Collaboration will also help to develop peers and colleagues in the organization. When you work with others, each member of the team contributes varying ideas and opinions that can help to expand everyone’s knowledge. This will help to stimulate and challenge the entire team, leading to innovation for continuous growth and development for the organization as a whole.
A great way to demonstrate on your application that you are collaborative team player is to reference any groups that you were (or currently are) a part of, or projects that you have worked on and what the outcome was. Measurable results, and your role in achieving them, are terrific examples to showcase your teamwork skills.
Flexibility and resilience
When things don’t go as planned (and sometimes, they won’t), flexibility and resilience are two key traits that employers look for. In small organizations, you will likely wear many different hats and being able to navigate and master these varying roles with flexibility and confidence is an important skill. At the same time, being able to adapt to new situations when things go awry is a crucial attribute to bring to a nonprofit employer.
The other key to success is not taking it personally when things do go sideways. Being able to turn a bad situation into an opportunity for a learning moment is an extremely difficult thing to do, but it pays off almost every time. Give specific examples on your application about how you have overcome an obstacle in the past, what the outcome was and what you learned from it. Someone who has the ability to turn a negative into a positive will continually drive an organization forward. When you get bogged down or stuck in a pessimistic mindset, you are less likely to generate innovative ideas to problem solve or create new ways to approach your ultimate goal.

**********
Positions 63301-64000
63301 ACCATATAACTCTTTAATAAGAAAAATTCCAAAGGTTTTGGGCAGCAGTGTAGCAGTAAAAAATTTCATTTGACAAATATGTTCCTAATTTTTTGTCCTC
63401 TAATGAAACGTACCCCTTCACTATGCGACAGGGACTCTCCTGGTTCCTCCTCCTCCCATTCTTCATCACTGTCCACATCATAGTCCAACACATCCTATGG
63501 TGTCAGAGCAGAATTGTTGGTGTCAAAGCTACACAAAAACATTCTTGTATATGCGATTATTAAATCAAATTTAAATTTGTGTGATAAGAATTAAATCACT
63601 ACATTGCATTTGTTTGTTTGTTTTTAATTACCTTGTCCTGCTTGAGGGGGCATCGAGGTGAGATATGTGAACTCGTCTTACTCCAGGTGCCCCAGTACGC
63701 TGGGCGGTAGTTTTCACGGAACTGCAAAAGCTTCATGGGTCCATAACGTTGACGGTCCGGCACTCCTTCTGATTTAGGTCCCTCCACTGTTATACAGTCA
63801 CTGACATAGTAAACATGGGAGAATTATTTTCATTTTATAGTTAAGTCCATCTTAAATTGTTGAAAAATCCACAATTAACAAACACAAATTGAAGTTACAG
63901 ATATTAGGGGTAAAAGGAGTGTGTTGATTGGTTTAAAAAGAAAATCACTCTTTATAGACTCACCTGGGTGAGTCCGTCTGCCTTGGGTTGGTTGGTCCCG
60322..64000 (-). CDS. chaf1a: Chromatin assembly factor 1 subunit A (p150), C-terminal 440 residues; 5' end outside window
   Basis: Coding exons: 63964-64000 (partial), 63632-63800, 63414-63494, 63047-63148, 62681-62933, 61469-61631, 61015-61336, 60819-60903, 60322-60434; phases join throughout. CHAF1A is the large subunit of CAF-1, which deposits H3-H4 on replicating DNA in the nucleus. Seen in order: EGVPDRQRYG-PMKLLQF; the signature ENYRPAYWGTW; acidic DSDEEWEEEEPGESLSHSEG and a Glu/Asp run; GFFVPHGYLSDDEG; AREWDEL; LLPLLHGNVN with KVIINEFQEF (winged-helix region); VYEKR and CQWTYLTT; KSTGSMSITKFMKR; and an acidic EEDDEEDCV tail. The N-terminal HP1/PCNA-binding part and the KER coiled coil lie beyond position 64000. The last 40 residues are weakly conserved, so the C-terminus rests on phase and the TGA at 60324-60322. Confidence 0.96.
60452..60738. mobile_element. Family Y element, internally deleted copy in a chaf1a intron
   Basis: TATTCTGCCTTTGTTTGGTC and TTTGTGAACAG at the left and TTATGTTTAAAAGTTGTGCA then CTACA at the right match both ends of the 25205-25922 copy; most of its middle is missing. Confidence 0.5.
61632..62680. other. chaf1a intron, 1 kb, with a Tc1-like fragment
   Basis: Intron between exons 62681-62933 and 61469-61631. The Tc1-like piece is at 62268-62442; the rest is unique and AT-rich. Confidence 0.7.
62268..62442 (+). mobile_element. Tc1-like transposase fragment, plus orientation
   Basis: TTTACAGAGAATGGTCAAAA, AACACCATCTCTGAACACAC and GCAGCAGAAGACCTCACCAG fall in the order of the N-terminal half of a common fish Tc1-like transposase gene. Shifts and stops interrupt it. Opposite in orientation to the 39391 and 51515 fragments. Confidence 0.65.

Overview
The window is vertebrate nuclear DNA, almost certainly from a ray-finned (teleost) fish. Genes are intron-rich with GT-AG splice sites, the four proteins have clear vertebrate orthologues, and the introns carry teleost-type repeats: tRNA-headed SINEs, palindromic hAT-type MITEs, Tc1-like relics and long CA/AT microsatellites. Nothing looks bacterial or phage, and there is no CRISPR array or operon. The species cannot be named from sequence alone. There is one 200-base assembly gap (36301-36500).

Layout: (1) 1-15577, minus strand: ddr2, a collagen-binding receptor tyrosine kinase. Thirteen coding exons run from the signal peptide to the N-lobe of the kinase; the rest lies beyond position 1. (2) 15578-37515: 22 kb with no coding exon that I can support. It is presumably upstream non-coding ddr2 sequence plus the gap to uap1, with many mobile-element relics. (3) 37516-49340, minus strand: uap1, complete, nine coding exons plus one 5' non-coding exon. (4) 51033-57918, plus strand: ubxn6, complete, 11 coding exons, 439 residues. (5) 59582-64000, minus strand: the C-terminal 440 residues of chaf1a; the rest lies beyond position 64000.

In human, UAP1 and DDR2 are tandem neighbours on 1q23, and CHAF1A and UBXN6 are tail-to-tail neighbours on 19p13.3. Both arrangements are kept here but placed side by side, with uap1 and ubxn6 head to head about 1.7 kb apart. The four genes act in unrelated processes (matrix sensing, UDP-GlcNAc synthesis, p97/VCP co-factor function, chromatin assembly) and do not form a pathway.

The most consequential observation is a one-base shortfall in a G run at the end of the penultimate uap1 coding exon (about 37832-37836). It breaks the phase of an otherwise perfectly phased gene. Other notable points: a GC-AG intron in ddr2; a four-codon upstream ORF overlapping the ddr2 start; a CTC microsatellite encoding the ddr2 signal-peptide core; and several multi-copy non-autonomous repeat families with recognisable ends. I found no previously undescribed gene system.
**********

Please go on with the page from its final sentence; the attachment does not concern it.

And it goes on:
All organizations, whether nonprofit or for-profit, want to hire talent that will be with them for the long haul. With all of the resources and time it takes to develop employees, it is important for employers to hold onto their bench strength and be able to promote internally. Internal growth and loyalty is something the nonprofit sector values as revealed by the data – 53% of employees have worked with the same organization for longer than five years.
Demonstrating to your employer that you are driven by growth within the organization will also emphasize your desire to put in the hard work to make an impact and are highly motivated to remain a loyal, committed member of the team. Show this commitment by highlighting a proven track record of jobs, volunteer positions, clubs or organizations that you have be a part of for numerous years. If you have been promoted, or been given additional responsibility during that time, be sure to make that clear on your resume and cover letter as well.
More than a resume – make it personal
Put your best foot forward by highlighting your positive personal attributes and soft skills in your application to employers in the nonprofit sector. These five qualities will help you stand out to any recruiter, but will really resonate with leaders of nonprofits and charities! If you feel like you’re missing some of these qualities – don’t worry! Learning is what your early career search is all about, so be sure to take the time to brush up on soft skills you’d like to improve on.